Friday, January 30, 2009

Yet Another Reason to Examine Processed Food Before You Eat It...Mercury in High Fructose Corn Syrup and Processed Foods

It's time that we as caring parents start to seriously examine the question as to whether or not increasing amounts of processed food that the current generation of children are consuming is playing a role in the increased prevalence of childhood developmental disorders. Evidence is mounting that while not always the case, often times, processed foods contain a number of dangerous substances (often not fully disclosed to consumers). While skeptics will doubt that increased consumption of processed food is playing a role in higher incidences of disorders that range from asthma to autism, one thing that has certainly changed over the past 25 years is the increased amount of processed foods (high fructose corn syrup is an excellent indicator of this) that are now being consumed. The processed food our kids consume which contain many chemicals--and even mercury, according to two recent studies-- may be the elephant in the room playing a huge, unacknowledged role in the increasing health issues that are afflicting our kids today.

Two new studies came out which have found mercury in processed food. One scientific study Not So Sweet Missing Mercury and High Fructose Corn Syrup published in Environmental Health found mercury, a known dangerous neurotoxin, in nine of 20 samples of high fructose corn syrup. The second study Mercury from Chlor-alkali plants: measured concentrations in food product sugar looked at foods which had high fructose corn syrup as the first or second ingredient. It discovered the presence of mercury in one-third of 55 products tested. Here is the list of the foods in which mercury was found:

Product Name
• Total mercury detected (ppt) • Laboratory detection limit (ppt)

Quaker Oatmeal to Go
• 350 • 80
Jack Daniel's Barbecue Sauce (Heinz) • 300 • 100
Hershey's Chocolate Syrup • 257 • 50
Kraft Original Barbecue Sauce • 200 • 100
Nutri‐Grain Strawberry Cereal Bars • 180 • 80
Manwich Bold Sloppy Joe • 150 • 80
Market Pantry Grape Jelly • 130 • 80
Smucker's Strawberry Jelly • 100 • 80
Pop‐Tarts Frosted Blueberry • 100 • 80
Hunt's Tomato Ketchup • 87 • 50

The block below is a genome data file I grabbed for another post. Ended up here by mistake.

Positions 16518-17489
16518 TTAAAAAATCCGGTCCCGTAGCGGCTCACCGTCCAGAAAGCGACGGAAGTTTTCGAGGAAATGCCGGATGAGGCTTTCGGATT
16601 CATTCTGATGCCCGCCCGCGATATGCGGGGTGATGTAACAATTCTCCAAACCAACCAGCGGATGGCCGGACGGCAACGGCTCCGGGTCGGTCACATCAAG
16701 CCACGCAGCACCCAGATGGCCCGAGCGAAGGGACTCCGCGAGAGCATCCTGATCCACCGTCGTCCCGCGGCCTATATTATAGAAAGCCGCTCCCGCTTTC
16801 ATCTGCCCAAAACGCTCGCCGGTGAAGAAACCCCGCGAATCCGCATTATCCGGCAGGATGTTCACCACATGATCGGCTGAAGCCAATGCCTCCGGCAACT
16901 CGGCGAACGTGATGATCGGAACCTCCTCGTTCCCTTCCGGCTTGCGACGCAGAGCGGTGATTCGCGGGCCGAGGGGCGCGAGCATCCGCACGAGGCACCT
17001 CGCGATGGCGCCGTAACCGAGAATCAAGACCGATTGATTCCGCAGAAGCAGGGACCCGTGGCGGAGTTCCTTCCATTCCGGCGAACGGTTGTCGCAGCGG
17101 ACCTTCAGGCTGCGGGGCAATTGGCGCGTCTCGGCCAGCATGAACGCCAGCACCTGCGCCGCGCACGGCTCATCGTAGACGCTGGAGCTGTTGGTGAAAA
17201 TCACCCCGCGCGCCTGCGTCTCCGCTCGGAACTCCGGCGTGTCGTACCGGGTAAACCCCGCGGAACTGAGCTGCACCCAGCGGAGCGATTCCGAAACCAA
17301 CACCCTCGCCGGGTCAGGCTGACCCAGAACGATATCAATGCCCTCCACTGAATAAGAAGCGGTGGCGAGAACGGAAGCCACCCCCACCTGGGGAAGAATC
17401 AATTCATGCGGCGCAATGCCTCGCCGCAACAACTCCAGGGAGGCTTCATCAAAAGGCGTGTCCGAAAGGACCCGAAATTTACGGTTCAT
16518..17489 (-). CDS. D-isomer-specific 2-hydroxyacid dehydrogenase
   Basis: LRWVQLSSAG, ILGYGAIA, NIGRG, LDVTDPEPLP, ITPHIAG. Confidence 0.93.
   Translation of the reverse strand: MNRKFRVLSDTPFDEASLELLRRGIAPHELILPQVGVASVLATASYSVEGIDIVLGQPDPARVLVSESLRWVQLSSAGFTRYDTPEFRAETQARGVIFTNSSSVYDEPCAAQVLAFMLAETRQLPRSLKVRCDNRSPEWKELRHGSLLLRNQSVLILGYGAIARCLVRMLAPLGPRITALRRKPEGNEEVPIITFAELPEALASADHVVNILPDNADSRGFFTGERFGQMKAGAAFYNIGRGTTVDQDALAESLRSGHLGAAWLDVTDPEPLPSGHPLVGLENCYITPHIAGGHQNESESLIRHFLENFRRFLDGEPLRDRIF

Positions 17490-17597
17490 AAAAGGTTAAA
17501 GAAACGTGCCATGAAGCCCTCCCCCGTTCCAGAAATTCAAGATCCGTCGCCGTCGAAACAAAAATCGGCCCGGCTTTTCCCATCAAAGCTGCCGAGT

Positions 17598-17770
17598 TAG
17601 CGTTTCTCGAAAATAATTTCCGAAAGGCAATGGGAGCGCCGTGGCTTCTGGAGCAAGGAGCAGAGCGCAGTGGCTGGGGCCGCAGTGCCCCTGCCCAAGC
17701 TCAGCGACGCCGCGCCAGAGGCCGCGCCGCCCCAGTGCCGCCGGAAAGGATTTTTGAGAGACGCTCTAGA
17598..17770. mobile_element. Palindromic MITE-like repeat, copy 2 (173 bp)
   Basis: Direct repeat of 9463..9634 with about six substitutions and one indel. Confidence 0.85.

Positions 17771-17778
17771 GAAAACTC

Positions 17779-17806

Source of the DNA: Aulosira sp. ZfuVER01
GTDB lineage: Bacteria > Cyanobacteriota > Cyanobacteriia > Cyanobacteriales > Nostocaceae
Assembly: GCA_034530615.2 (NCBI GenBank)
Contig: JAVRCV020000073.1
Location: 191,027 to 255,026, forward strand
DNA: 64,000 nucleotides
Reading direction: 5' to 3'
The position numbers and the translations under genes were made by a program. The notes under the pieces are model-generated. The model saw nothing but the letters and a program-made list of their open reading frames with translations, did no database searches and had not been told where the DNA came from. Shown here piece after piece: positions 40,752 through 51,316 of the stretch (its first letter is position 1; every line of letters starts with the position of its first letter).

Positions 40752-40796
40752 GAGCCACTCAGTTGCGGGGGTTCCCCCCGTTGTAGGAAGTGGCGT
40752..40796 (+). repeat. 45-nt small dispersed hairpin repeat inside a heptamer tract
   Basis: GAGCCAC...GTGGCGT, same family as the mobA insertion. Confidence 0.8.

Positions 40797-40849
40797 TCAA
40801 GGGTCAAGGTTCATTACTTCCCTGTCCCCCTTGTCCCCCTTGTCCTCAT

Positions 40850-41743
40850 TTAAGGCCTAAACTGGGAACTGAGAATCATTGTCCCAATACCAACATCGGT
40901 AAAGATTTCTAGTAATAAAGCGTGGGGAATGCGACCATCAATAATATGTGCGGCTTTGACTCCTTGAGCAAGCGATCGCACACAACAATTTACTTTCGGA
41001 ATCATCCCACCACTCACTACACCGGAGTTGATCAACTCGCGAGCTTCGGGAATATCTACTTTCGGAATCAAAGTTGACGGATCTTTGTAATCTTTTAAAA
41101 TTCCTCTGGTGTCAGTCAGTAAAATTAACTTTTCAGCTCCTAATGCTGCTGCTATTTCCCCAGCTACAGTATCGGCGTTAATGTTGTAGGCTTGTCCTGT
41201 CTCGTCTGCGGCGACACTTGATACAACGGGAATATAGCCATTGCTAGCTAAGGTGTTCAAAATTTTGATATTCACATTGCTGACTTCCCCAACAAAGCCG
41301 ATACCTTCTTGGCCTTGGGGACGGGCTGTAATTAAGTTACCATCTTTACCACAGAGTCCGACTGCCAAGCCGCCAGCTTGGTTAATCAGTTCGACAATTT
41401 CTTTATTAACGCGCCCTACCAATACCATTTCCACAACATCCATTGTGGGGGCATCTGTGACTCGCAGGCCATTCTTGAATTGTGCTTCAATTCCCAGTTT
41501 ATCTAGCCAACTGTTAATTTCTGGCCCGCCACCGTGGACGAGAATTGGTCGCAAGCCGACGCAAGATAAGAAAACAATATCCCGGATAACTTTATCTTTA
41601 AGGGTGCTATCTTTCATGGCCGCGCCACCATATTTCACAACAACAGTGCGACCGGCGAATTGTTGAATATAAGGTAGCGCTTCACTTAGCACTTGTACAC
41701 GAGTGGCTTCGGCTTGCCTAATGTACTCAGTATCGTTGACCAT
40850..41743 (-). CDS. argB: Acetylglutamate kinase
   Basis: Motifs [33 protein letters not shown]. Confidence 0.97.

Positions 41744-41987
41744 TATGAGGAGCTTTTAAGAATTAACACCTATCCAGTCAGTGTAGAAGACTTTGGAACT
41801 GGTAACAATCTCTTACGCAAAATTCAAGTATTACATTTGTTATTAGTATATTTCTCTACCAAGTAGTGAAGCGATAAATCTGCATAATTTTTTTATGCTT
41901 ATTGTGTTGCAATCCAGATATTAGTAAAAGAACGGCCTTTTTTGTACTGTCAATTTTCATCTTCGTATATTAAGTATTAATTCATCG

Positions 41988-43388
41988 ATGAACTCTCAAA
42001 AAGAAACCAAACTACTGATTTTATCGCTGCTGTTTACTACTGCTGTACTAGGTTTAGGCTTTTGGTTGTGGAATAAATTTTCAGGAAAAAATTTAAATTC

Wish‐Bone Western Sweet & Smooth • 72 • 50
Coca‐Cola Classic • 62 • 50
Yoplait Strawberry Yogurt • 60 • 20
Minute Maid Berry Punch • 40 • 30
Yoo‐hoo Chocolate Drink • 30 • 20
Nesquik Chocolate Milk • 30 • 20
Kemps Fat Free Chocolate Milk • 30 • 20

Dr. David Walligs, Director of food and health at the Institute for Agriculture and Trade Policy, who is a co-author of the mercury in high fructose corn syrup study, spoke on Democracy Now saying:
"Really at the core of it is that there are large chemical plants, chlorine alkali plants worldwide, that make a variety of chemicals, and many of them are used commonly in food production, including in the production of high-fructose corn syrup and some other things."
He continues saying:
"The caustic soda, for example, is integral to the production of high-fructose corn syrup. You can make caustic soda using mercury, or you can make it without using mercury. Unfortunately, we still have plants in the US, and even more abroad, that continue to use this outdated mercury technology that can contaminate the caustic soda with mercury. And that's what, in turn, we think, may be contaminating the high-fructose corn syrup. So, then-Senator Obama actually was a co-sponsor of Senate legislation in 2007 that would have phased out the use of mercury in making caustic soda in these plants, but theLink legislation never passed."

Mercury is used in the production of not only high fructose corn syrup but citric acid and sodium benzoate. Link

WHAT TO DO: Avoid products that contain high fructose corn syrup. Especially if high fructose corn syrup is the first or second ingredient. Limit processed foods and try to choose foods that have ingredients that your grandmother would recognize as food and you would use in your kitchen at home. If you do have food that contains chemicals try to have some fresh food with it.

Related posts:
Processed Food Versus Homemade Food
Fresh, Raw Food: An Important source of GLUTATHIONE


Jenny said...

Wow... unbelievable, thank you for posting this!! It's alarming!

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Our Family Is His said...

Yes. I got this article earlier this week and was disgusted. So, I did my research. It is now on my blog as a warning to anyone who reads it. We have pretty much cut HFCS out of our diets, but we had one or two things that we still used every once in a while (Dr. Peppers were our treat). We now don't drink any Mercury drinks (as my husband calls them now). Sigh. You just have to really read labels.

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Lynna Kay said...

Oh my! We eat tons of Kraft bbq sauce and Smucker's strawberry jelly. Now I don't know what to use! We love bbq and strawberry jelly...any suggestions?

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Our Family Is His said...

Check labels. There are lots without any HFCS. We use sugar free fruit spread (aka, jelly but they call it fruit spread and it's much more natural and healthy and... comes in strawberry). You can get this just right next to the plain old jelly on any grocery store aisle. I am looking for another BBQ (we don't use it often so I haven't gotten to taste many) and there are quite a few out there but I don't know which ones taste good.

I know it's not my blog, but I hope my experience helps.

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Neicole Teare said...

Bbq sauce can be made homemade using hfcsgf ketchup(annie's brand uses agave sweetener), brown sugar or agave, and mustard powder. If you can tolerate sugar honey works too.
Jam does come hcfs free but fairly expensive, so I recommend learning how to make freezer jam.

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